Directed by Ron Scalpello, “My Name is Lenny” presents an account on the life of Britain’s most notorious bare-knuckle fighter Lenny McLean, also known as “The Guv’nor.” Played by Josh Helman (Commander Stryker from the new generation of X-Men films, Mad Max: Fury Road) McLean was an institution of the British fighting scene with a self-proclaimed number of 4000 fights – he also had strong ties to the London underworld, a fact he relished when playing the role of ‘Barry The Baptist’ in Guy Ritchie’s gangster comedy Lock, Stock and Two Smoking Barrels. Ian Arber wrote the score.
I had no idea who Lenny McLean was but I do know that Barry the Baptist made an impression in that legendary movie, both by his demeanour and way of talking and I was sure he was a well known British actor; little did I know that he was playing his real life part and that he actually died just before the movie was released. The score opens with the “My name is Lenny suite” and I find myself enjoying a complex dramatic orchestral cue which makes me think of sports drama as it’s inspirational and optimistic and it takes me through the motions of losing, coming back, winning; Ian Arber knows how to write motivational and emotional music and I can’t get enough of this suite as it makes me want to watch inspirational sports stories and feel them and live them.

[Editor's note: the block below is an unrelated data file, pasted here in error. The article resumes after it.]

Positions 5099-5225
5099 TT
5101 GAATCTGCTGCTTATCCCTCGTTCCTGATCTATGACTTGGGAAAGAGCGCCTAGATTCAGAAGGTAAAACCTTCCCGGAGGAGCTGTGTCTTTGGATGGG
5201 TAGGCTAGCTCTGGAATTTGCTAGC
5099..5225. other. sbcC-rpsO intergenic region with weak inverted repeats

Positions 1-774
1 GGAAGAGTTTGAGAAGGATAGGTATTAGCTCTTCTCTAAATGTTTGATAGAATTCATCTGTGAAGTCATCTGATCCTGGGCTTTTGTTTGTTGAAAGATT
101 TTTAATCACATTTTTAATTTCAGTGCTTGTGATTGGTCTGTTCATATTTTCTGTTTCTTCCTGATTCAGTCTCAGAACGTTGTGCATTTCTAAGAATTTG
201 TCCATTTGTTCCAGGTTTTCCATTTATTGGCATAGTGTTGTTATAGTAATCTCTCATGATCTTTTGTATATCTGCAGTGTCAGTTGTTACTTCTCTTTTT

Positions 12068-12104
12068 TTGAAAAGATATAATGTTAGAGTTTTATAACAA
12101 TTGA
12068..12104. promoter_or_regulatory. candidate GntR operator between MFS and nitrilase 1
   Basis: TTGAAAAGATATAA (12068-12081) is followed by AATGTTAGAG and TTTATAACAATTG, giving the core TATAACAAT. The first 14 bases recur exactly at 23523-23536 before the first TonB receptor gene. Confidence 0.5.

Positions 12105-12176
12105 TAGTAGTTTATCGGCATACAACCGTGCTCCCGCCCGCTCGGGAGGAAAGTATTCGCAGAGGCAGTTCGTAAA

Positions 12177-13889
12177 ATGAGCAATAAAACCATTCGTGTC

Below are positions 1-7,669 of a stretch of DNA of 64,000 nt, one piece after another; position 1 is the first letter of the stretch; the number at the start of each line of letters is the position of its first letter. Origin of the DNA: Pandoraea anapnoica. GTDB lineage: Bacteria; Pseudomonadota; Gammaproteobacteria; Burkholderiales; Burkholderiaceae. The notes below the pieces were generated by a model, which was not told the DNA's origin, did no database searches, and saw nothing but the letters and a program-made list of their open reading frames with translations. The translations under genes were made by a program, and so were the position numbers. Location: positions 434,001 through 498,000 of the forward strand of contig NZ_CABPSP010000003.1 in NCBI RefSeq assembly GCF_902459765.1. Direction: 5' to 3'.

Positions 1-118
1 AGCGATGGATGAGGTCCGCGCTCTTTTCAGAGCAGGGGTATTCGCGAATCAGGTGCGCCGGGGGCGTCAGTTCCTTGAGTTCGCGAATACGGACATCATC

It’s time for grunge to take over to play the violent part of the story and switch the tone of the score to frantic and dark; I simply feel the need to to turn up the volume in “Bare knuckle” which reserves a quietly emotional surprise at the end. Some of the motifs in this score, like the aggressive bass guitar and percussion in “Street fighter” remind me of Daniel Pemberton’s experiment for “King Arthur: Legend of the sword”; it has the same pace and zest that got to me in “Growing up Londinium”. Then it gets really dark and uncomfortable with “He lives for you” where the electric guitar creates a grounded glass like texture. The score keeps me on my ties as I never know whether the next cue will be dramatic melodic or violent. Ian Arber also writes ambient electronic cues like “I’m gonna to top you one day”.
The overall sound of “My name is Lenny” is dark and electric; the raw guitar sound is abrasive and gives the music the violent edge it needs which the dramatic suite balances it with melodies. Usually I expect the suite to be a collection of the best motifs and elements from the score but it’s not the case here as it should have probably be called “My name is Lenny – the drama suite” since it’s the only cue alongside the end theme “The gov’nor” that deals with emotions other than rage. Still I enjoyed both sides of Ian Arber’s composition and I am looking forward to seeing the movie and appreciating the music in context as well.
Cue rating: 90 / 100
Total minutes of excellence: 22 / 44
Album excellence: 51%
My Name Is Lenny (Suite)